Ann Basart Dies: Child Film Actress & 1950s Sitcom Regular Was 88

Ann E. Todd Dead
Ann E. Todd in 'Brigham Young,' left, and 'All This and Heaven Too' Shutterstock

Ann Basart, who appeared in dozens of films as a child billed as Ann E. Todd in the 1930s and ’40s and was a regular on 1950s sitcom The Stu Erwin Show, has died. She was 88. Basart died February 7 in Northern California; she had struggled with dementia for seven years, but no formal cause of death was given.

Born Ann Todd Phillips on August 26, 1931, in Denver, she was raised by her maternal grandparents in Southern California, where they steered her into acting. From 1938-51, she racked more nearly 40 movie credits including Destry Rides Again, Brigham Young, How Green Was My Valley, All This and Heaven Too, Kings Row and The Jolson Story. 

During her film career, Basart appeared opposite such top stars of the era as Ingrid Bergman, Shirley Temple, James Stewart, Bette Davis, Barbara Stanwyck and Marlene Dietrich. A distant cousin of first lady Mary Todd Lincoln, she added the middle initial to her stage name to avoid being confused with English actress Ann Todd, who was married to filmmaker David Lean in the 1950s.

Basart also was a regular from 1950-54 on ABC’s The Stu Erwin Show, aka The Trouble with Father, one of the many bumbling-dad comedies of the 1950s. She played Joyce Erwin — the teenage daughter of stars Stu Erwin and June Collyer, who were married in real life — until she was replaced for the final season and retired from acting.

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The series wasn’t a breakout hit, airing in four different time slots during its five seasons, but racked up 130 episodes. It also gave early TV exposure to young actors James Dean and Martin Milner, and Joyce’s younger sister Jackie was played Sheila James, a former California assemblywoman who now is a member of the Los Angeles County Board of Supervisors.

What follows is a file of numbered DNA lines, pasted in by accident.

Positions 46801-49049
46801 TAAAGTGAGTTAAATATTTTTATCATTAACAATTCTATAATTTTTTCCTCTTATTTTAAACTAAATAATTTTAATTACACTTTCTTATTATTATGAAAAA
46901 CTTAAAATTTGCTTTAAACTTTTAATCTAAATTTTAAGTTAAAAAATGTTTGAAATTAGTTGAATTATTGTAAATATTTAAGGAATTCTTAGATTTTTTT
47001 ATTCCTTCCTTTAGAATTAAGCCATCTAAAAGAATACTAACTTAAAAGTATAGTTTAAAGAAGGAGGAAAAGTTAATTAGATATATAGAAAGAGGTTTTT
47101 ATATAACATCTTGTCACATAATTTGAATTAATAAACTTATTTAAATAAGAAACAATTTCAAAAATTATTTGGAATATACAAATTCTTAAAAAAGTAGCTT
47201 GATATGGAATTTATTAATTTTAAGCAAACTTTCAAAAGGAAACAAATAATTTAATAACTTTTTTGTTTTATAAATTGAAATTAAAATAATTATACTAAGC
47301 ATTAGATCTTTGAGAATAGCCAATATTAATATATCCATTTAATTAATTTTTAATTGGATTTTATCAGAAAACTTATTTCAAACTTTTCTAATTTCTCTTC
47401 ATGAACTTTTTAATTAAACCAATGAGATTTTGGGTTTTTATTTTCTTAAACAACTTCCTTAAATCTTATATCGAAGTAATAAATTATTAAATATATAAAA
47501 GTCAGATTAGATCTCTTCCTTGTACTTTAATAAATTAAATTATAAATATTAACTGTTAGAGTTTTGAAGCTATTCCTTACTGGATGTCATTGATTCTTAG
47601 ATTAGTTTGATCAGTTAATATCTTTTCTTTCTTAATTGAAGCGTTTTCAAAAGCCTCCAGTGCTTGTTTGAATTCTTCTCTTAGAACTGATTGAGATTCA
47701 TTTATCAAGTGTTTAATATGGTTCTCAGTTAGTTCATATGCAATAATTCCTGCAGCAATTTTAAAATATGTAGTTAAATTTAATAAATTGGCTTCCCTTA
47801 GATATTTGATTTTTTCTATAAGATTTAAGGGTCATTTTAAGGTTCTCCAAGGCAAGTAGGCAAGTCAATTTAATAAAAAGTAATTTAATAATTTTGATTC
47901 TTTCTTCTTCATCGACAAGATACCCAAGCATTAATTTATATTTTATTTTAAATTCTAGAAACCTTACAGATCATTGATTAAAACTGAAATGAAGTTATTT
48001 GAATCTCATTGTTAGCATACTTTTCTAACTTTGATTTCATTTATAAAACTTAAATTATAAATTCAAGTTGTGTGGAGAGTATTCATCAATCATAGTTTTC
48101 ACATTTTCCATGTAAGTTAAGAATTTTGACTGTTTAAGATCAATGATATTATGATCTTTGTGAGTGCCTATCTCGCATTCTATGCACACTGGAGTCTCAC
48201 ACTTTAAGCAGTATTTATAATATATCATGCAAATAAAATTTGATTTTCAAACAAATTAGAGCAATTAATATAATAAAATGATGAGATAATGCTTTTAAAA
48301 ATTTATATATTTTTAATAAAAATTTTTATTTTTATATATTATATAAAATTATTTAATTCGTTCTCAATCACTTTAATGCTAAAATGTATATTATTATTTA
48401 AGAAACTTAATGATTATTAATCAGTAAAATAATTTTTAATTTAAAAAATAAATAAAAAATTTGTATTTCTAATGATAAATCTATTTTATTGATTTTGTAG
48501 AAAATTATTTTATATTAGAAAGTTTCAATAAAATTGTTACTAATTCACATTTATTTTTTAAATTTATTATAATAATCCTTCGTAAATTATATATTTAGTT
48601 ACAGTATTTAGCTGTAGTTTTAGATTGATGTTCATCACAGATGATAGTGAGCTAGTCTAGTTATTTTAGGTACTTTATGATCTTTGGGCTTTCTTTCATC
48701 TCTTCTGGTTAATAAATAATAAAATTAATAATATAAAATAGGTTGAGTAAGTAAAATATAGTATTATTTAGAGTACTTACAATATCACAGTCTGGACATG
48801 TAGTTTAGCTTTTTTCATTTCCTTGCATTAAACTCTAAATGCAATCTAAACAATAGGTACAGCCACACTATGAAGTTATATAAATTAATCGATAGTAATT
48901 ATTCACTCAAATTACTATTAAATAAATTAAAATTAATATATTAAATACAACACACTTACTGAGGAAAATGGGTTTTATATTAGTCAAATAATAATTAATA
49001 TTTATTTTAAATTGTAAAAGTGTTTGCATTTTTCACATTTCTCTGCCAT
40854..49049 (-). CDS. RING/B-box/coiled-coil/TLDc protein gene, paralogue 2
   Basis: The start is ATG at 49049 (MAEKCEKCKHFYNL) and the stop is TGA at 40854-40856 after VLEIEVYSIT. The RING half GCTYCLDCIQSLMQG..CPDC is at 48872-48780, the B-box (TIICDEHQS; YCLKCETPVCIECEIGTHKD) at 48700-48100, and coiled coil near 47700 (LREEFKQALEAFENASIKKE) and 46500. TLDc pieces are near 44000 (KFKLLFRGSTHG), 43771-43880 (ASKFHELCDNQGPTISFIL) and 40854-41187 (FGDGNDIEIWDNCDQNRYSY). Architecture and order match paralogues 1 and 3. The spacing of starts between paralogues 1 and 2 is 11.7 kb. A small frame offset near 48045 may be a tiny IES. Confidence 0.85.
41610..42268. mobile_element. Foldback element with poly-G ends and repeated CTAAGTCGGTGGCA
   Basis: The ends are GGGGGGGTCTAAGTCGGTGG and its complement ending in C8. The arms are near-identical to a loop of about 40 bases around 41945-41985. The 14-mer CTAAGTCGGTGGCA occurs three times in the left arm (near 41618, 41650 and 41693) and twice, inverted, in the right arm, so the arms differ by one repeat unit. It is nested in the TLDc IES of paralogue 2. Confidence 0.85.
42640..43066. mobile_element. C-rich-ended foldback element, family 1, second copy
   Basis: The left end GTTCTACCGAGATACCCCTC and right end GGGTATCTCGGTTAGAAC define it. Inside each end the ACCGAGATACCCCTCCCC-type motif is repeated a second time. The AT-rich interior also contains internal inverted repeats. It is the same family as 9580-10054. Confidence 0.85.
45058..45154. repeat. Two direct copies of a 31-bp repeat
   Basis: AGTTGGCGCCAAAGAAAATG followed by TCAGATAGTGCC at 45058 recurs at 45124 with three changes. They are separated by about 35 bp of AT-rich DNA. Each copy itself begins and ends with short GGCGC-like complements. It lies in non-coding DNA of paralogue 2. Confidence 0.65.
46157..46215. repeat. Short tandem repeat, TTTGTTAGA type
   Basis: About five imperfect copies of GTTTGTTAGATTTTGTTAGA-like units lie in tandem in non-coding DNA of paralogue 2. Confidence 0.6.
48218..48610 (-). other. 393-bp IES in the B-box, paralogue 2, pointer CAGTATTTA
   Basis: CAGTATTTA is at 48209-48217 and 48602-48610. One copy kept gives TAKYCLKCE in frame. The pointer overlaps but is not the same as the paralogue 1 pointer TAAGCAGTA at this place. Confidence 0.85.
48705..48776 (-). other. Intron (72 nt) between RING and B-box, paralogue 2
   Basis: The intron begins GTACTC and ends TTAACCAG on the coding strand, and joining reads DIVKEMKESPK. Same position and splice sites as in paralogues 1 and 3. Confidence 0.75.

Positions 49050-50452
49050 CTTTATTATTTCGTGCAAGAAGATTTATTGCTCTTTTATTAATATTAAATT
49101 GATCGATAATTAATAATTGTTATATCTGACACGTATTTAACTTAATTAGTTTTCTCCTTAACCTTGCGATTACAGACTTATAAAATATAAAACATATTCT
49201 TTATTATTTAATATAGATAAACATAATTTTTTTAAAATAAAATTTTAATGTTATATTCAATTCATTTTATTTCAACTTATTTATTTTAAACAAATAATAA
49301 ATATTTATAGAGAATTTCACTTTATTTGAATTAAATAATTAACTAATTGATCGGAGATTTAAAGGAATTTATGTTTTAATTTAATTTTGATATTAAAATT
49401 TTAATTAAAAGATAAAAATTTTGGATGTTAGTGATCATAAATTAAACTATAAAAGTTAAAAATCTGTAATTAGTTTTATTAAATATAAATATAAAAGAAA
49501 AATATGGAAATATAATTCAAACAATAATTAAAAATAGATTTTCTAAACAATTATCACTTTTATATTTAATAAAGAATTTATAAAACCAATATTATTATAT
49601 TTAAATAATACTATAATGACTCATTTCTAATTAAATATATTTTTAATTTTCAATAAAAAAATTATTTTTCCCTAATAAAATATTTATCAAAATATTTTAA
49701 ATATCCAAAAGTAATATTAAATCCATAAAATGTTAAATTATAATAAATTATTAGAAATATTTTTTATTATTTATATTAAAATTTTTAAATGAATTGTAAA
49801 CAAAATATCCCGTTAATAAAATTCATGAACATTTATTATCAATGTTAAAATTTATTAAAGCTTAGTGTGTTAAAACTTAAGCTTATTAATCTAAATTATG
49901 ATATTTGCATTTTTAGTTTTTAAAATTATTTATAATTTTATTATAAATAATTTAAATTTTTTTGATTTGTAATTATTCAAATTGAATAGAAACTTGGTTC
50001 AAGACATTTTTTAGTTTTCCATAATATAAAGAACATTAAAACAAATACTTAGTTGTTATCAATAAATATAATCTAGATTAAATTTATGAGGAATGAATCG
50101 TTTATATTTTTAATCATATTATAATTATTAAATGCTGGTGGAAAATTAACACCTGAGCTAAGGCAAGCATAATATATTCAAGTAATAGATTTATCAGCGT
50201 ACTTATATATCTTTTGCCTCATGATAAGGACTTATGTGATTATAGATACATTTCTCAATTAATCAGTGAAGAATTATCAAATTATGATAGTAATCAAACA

“I learned a lot from her about acting and reacting as this was my very first TV job,” Kuehl told Deadline. “She was very kind and generous to me and a real big sis.”

Basart moved to Berkeley, CA, and married music professor and composer Robert Basart in 1951. During the mid-’80s, she founded Fallen Leaf Press, which published dozens of books, mainly reference works and scores of American chamber music before she closed shop in 2000. Her husband died in 1993.

She is survived by her daughter, Kathryn Basart; her son, Nathaniel Basart; and three grandchildren.

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